Developer Sim Lian has snapped up sprawling Tampines Court for a cool $970 million as the collective sale market here continues to sizzle.
It is the largest such deal for a former Housing and Urban Development Company property in a decade since Farrer Court changed hands for $1.34 billion in 2007.
The 560-unit development, in Tampines Street 11, went on the market last month after two previous failed attempts at a collective sale.
The price for the privatised property works out to about $676 per sq ft (psf) per plot ratio, said Mr Terence Lian, head of investment sales at marketing agent Huttons Asia. Each owner stands to get about $1.71 million to $1.75 million.
The developer will need to make two payments to the state - one for enhancing the intensity of the site to a gross plot ratio of 2.8, representing the maximum gross floor area to land area ratio, and another to top up the lease to 99 years, from the leftover tenure of 69 years.
The value of the premiums is about $359 million - on top of the sale price.
Mr Lian told The Straits Times: "After one week of rigorous negotiations, we have reached a satisfactory resolution on the conditions to the sale of Tampines Court."
Other collective sales this year
Seven other deals on collective sales have been sealed so far this year, to the tune of $2.5 billion. This is far more than the three deals, worth $1 billion, for all of last year.
ONE TREE HILL GARDENS
The Strata Titles Board last Friday approved the year's first collective sale, which took place in May. The site went to Lum Chang Holdings for $65 million, and the developer plans to redevelop it into semi-detached houses and bungalows.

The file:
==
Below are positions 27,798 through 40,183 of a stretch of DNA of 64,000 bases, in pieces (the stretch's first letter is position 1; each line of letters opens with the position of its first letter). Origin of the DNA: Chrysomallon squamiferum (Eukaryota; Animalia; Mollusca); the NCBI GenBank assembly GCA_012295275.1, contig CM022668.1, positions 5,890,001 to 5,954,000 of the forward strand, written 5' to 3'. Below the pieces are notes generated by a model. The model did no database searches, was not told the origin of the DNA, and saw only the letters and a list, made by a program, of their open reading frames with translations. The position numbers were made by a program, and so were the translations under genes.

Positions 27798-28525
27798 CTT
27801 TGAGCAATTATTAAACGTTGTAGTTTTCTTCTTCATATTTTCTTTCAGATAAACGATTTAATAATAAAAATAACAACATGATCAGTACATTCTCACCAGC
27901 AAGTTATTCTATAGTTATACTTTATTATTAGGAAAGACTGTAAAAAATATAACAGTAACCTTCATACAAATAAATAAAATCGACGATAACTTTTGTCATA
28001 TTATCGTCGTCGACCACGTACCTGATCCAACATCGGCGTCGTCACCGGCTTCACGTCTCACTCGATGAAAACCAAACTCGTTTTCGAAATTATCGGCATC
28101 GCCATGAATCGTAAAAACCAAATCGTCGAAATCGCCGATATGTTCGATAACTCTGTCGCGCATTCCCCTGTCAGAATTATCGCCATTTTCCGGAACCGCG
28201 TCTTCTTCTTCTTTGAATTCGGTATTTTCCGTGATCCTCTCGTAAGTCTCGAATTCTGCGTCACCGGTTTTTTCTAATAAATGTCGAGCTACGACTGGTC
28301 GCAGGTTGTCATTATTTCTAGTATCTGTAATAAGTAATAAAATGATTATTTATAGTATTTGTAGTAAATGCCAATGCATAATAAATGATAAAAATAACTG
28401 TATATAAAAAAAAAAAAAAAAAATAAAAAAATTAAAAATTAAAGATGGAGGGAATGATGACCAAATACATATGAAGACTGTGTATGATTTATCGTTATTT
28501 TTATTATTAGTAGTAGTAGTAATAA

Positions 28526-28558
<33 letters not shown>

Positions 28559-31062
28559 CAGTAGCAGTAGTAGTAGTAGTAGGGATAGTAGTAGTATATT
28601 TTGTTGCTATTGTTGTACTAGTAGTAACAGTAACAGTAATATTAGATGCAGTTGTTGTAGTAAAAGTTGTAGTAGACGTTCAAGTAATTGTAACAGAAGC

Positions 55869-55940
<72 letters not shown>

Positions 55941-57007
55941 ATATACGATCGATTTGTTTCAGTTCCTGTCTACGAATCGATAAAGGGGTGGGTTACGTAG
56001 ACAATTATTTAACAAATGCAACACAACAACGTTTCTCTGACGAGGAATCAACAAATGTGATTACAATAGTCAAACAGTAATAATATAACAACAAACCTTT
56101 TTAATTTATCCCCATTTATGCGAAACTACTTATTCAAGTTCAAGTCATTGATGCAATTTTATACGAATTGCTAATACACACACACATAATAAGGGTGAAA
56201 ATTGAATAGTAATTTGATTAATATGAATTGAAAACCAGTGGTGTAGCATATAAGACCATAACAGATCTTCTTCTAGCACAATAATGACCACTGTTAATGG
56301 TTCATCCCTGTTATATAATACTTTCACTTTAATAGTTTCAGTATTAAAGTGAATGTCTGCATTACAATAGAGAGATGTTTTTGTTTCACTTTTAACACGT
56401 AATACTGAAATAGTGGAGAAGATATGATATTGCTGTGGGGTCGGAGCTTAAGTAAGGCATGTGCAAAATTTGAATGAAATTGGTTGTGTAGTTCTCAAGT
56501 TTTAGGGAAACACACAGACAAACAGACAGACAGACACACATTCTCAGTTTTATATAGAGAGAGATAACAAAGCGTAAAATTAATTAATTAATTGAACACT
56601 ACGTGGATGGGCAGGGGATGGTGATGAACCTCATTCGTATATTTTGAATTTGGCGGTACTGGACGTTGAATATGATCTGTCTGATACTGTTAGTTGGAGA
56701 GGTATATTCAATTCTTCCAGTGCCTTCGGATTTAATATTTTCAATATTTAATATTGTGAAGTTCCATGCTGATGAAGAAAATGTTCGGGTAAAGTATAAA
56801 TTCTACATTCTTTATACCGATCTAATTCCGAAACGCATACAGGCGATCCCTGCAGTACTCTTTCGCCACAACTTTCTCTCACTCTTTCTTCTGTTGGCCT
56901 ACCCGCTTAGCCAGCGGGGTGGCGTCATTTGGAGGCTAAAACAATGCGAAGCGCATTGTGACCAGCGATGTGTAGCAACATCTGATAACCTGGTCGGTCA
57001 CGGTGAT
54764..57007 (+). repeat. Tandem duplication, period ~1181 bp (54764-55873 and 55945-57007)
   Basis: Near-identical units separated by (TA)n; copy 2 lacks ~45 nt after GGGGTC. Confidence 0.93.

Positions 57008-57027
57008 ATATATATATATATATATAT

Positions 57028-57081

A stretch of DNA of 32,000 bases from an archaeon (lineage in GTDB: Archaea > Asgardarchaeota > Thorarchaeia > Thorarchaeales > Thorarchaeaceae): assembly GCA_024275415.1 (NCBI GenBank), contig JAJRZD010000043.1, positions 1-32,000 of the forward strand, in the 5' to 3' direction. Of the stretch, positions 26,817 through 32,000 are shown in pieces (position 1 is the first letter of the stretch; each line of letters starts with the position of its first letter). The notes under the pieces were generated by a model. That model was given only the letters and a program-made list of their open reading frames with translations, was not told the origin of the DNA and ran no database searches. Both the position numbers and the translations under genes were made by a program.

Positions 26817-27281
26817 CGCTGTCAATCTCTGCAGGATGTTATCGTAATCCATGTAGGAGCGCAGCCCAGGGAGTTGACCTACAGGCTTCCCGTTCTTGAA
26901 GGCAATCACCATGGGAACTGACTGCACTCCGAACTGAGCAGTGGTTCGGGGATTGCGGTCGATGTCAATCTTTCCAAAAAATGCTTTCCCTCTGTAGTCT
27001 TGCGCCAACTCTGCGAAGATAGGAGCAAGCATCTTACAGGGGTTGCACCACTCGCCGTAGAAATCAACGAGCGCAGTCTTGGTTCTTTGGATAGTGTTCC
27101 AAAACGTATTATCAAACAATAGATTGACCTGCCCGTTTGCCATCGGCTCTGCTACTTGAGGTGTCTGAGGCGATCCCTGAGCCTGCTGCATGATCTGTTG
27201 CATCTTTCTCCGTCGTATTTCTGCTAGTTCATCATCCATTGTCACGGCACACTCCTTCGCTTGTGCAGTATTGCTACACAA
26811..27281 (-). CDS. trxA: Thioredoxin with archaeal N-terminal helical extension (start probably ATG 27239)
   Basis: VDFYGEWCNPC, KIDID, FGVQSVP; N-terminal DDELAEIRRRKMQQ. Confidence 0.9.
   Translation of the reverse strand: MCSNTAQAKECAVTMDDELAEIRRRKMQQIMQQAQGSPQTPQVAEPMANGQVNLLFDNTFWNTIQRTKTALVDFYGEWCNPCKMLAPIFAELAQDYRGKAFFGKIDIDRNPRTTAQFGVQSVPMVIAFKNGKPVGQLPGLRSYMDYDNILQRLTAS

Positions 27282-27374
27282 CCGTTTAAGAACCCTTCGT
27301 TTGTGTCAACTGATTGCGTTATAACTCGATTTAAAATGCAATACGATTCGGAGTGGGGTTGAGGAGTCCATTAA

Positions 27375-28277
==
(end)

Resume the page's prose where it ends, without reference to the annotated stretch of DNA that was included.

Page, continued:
CITIMAC INDUSTRIAL COMPLEX
A freehold industrial site at the junction of MacPherson and Paya Lebar roads, the 110- strata-unit property was snapped up in late July by an unnamed foreign buyer for $430.1 million.
July also saw the former HUDC estate in Serangoon North Avenue 1, on a 296,913 sq ft triangular-shaped plot, sold for $499 million to an Oxley Holdings-led consortium.
The condominium in Meyer Road changed hands in July for $69.1 million in a deal with developer Sustained Land, and could be redeveloped into a 65-unit high-rise project.
The privatised HUDC property was sold in June for $765 million to a Jardine Matheson Group unit, MCL Land. The owners had asked for just $643 million to $653 million when launching the site for tender.
The former HUDC estate in Hougang Avenue 7 was sold in May for $575 million to Oxley- Lian Beng Venture, a joint venture comprising KSH Development, Oxley Holdings, Lian Beng Group and Apricot Capital.
GOH & GOH BUILDING
Alika Properties, a unit of BBR Holdings, in May snapped up the freehold property at 110 to 122 Upper Bukit Timah Road for $101.5 million. It comprises seven apartments and seven shops.
Property industry watchers believe the 702,164 sq ft site could be turned into a project of about 2,000 to 2,100 new units - or as many as 2,600 units, if the site is stretched to its limits.
This could be both a boon and bane for Sim Lian, the watchers said.
Mr Galven Tan, CBRE director of capital markets, told The Straits Times: "It was mentioned in the media that there was only one bidder for the tender. It was the size of the development that really deterred participation."
Sim Lian will have a window of just five years to develop and sell all the units, if it is to avoid paying additional buyer's stamp duty on the land price, analysts cautioned.
Mr Nicholas Mak, executive director of ZACD Group, said: "Presently, there is no new condo project scheduled to be launched in the vicinity of Tampines Court. Hence, there would be few competitors for the new condo project on this site."
He estimated that the break-even price for the project would be between $1,050 psf and $1,150 psf.
CBRE's Mr Tan also noted that the land's cost to developers could be passed on to buyers in terms of slightly higher home prices.
There has been a bumper crop of collective sales here this year, with more potentially on the way.
Former HUDC estate Florence Regency went up for sale on Tuesday, with an asking price of at least $600 million, just a day after Normanton Park condominium residents launched a fresh tender.
Mr Tan said that more home owners could jump on the collective sale bandwagon in the next three to six months, which will appeal to developers looking to replenish their land banks.
This could reflect an expectation of stronger market sentiment over the coming year or so.